He did not go into detail about why this was so but was emphatic in not converting my alternator to 12V, hence my problem.
     
  6. Aug 18, 2009 #5

    vk6kro

    User Avatar
    Science Advisor

    Volkswagon beetles of about that era (up to 1965 anyway) used 6 volt systems and 6 volt regulators. They used DC generators with brushes and commutators.

    If you had a look around, like at this place:
    http://www.bus-boys.com/charging71.html#CHARGING
    you might be able to pick up an old regulator.

    These would be electromechanical (3 relays, I think) and you may need expert help (auto electrician) to get one working on your motorbike alternator.
     
  7. Aug 19, 2009 #6
    I did see that VW fitted a 6V regulator bt was unsure whether it was for a dynamo or alternator powered vehicle.

    The good news is that I have this eveniong been told of a source of solid state 6V regulator. I will know for sure tomorrow. In the meantime I thank you all for your comments and advice. I will report back with progress in case anybody is interested!
     
  8. Aug 19, 2009 #7

    Danger

    User Avatar
    Gold Member

    This would be a great time for Wolram to weigh in if he's available. (He's had a bit of difficulty with communication for the last while.) He's a collector of, and an expert in, English motorcycles. He's built some beautiful machines.
     
  9. Aug 19, 2009 #8

    berkeman

    User Avatar

    Staff: Mentor

    Can you please PM him this link, Danger? I agree.
     
  10. Aug 20, 2009 #9

    Danger

    User Avatar
    Gold Member

    I can't PM him, Berkeman, because my mailbox is full. For some reason, that negates transmission as well as reception. I will, however, attempt to e-mail him with a copy to Kia in case he can't receive his own mail.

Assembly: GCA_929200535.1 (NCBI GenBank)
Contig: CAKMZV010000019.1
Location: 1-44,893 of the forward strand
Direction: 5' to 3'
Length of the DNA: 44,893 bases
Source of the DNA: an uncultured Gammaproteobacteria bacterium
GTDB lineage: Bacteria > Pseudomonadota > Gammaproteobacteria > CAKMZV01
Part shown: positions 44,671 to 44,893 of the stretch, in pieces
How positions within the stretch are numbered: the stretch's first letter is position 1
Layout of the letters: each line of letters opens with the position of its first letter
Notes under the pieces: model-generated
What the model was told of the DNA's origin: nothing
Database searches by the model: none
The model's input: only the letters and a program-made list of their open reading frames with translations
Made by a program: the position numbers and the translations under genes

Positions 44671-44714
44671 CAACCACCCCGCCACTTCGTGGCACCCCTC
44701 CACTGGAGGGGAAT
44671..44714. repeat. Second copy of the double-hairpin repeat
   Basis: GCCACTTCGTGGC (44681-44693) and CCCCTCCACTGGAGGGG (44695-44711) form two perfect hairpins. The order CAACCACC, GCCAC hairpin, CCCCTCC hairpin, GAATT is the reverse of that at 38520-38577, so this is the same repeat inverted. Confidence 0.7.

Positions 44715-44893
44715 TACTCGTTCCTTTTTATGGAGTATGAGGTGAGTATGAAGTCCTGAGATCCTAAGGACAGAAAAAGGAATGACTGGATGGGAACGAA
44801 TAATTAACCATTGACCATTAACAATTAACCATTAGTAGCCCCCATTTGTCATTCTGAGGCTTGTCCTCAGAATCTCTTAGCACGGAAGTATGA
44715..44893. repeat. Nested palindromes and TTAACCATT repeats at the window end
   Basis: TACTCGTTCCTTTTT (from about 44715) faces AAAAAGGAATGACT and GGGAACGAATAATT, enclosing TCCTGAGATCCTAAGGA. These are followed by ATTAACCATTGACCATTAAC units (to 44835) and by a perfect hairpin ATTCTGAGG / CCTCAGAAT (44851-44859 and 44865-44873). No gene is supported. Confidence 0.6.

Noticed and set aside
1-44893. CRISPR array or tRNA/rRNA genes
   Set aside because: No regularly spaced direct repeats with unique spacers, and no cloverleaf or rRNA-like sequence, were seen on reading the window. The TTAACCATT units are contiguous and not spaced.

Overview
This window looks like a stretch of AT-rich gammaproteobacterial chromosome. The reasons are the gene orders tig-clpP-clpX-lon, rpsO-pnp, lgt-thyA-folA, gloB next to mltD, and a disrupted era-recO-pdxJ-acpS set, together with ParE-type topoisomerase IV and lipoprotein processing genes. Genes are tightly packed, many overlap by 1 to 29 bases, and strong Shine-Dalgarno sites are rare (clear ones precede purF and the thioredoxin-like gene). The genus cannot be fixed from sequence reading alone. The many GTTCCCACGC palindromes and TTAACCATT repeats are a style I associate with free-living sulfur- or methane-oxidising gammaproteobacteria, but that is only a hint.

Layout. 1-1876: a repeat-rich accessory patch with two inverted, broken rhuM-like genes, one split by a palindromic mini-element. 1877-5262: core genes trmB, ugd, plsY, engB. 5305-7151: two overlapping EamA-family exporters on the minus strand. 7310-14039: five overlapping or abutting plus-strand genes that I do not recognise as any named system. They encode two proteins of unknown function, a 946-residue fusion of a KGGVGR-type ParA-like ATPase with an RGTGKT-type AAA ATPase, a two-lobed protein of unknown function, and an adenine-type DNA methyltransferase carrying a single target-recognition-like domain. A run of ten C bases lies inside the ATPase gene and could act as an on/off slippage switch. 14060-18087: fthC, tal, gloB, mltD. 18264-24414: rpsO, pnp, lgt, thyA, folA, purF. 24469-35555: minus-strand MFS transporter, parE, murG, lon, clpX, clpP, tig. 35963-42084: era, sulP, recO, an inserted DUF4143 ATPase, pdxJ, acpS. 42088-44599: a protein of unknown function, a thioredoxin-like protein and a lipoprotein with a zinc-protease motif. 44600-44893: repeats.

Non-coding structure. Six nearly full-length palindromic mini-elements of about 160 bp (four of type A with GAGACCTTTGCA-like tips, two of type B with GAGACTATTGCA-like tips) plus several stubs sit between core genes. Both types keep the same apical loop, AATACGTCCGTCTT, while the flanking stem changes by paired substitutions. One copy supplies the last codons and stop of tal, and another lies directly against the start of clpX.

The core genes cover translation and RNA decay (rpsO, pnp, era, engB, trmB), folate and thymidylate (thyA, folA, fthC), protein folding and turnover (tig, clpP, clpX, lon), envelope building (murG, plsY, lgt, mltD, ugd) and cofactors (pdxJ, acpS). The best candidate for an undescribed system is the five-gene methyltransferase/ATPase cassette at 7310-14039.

edit: I just realized that I don't know how to use the PF e-mail forwarding function, and I can't remember either of their real e-mail addresses. I did, however, leave him a message on his 'friends' board.
     
    Last edited: Aug 20, 2009
  11. Aug 20, 2009 #10
    If you plan to use the charger to charge a 6-volt sealed lead acid battery while running the motorcycle accessories, the charging voltage needs to be maintained between about 2.25 to 2.3 volts per cell, so a straight 6 volt charger won't work. Here are articles on lead acid battery voltages for charging:
    http://batteryuniversity.com/partone-13.htm [Broken]
    and another:
    http://www.powerstream.com/SLA.htm
    There are bucking (voltage reducing) switchmode power supply designs that can be bootstrapped; meaning that if the alternator output voltage is less than the regulating voltage, the circuit can be bootstrapped so that the output voltage equals the input voltage. This would allow powering all the motorcycle accessories even if the alternator voltage dropped below about 6.75 volts.
     
    Last edited by a moderator: May 4, 2017
  12. Aug 21, 2009 #11

    wolram

    User Avatar
    Gold Member

  13. Aug 21, 2009 #12

    Danger

    User Avatar